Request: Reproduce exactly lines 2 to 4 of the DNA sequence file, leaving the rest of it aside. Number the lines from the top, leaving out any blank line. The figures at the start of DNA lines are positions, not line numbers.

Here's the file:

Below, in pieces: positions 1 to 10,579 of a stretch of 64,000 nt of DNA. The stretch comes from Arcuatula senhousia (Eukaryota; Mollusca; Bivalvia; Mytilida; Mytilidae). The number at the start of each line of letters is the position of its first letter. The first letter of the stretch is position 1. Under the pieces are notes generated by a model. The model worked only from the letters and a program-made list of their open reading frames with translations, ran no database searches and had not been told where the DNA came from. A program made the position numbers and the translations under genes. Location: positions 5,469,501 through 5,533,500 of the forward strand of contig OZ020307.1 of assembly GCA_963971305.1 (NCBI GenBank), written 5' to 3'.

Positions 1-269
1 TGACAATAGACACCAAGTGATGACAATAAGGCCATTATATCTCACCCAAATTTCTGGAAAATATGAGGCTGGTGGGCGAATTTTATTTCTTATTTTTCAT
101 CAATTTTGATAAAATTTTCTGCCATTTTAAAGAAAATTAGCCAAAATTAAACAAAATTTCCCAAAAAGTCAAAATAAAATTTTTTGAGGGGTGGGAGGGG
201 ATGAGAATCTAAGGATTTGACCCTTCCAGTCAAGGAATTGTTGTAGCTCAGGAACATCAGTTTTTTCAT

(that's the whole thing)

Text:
Positions 1-269
1 TGACAATAGACACCAAGTGATGACAATAAGGCCATTATATCTCACCCAAATTTCTGGAAAATATGAGGCTGGTGGGCGAATTTTATTTCTTATTTTTCAT
101 CAATTTTGATAAAATTTTCTGCCATTTTAAAGAAAATTAGCCAAAATTAAACAAAATTTCCCAAAAAGTCAAAATAAAATTTTTTGAGGGGTGGGAGGGG